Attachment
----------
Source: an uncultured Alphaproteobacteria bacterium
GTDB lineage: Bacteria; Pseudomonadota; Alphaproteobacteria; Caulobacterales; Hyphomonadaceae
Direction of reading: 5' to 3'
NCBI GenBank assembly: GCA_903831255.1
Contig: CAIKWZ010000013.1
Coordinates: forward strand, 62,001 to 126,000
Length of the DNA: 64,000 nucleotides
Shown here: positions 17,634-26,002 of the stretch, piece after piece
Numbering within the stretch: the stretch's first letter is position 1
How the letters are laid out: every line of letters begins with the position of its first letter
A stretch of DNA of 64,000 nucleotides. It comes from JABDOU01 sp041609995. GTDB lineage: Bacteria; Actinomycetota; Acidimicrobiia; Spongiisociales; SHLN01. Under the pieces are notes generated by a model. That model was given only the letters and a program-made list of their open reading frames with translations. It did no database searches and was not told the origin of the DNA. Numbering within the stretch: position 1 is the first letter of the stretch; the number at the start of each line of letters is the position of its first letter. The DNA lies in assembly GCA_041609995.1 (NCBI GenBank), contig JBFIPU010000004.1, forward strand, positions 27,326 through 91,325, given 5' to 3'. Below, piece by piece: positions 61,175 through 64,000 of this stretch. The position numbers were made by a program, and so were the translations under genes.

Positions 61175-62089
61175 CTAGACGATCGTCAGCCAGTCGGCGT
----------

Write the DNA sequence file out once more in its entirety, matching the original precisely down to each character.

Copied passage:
Source: an uncultured Alphaproteobacteria bacterium
GTDB lineage: Bacteria; Pseudomonadota; Alphaproteobacteria; Caulobacterales; Hyphomonadaceae
Direction of reading: 5' to 3'
NCBI GenBank assembly: GCA_903831255.1
Contig: CAIKWZ010000013.1
Coordinates: forward strand, 62,001 to 126,000
Length of the DNA: 64,000 nucleotides
Shown here: positions 17,634-26,002 of the stretch, piece after piece
Numbering within the stretch: the stretch's first letter is position 1
How the letters are laid out: every line of letters begins with the position of its first letter
A stretch of DNA of 64,000 nucleotides. It comes from JABDOU01 sp041609995. GTDB lineage: Bacteria; Actinomycetota; Acidimicrobiia; Spongiisociales; SHLN01. Under the pieces are notes generated by a model. That model was given only the letters and a program-made list of their open reading frames with translations. It did no database searches and was not told the origin of the DNA. Numbering within the stretch: position 1 is the first letter of the stretch; the number at the start of each line of letters is the position of its first letter. The DNA lies in assembly GCA_041609995.1 (NCBI GenBank), contig JBFIPU010000004.1, forward strand, positions 27,326 through 91,325, given 5' to 3'. Below, piece by piece: positions 61,175 through 64,000 of this stretch. The position numbers were made by a program, and so were the translations under genes.

Positions 61175-62089
61175 CTAGACGATCGTCAGCCAGTCGGCGT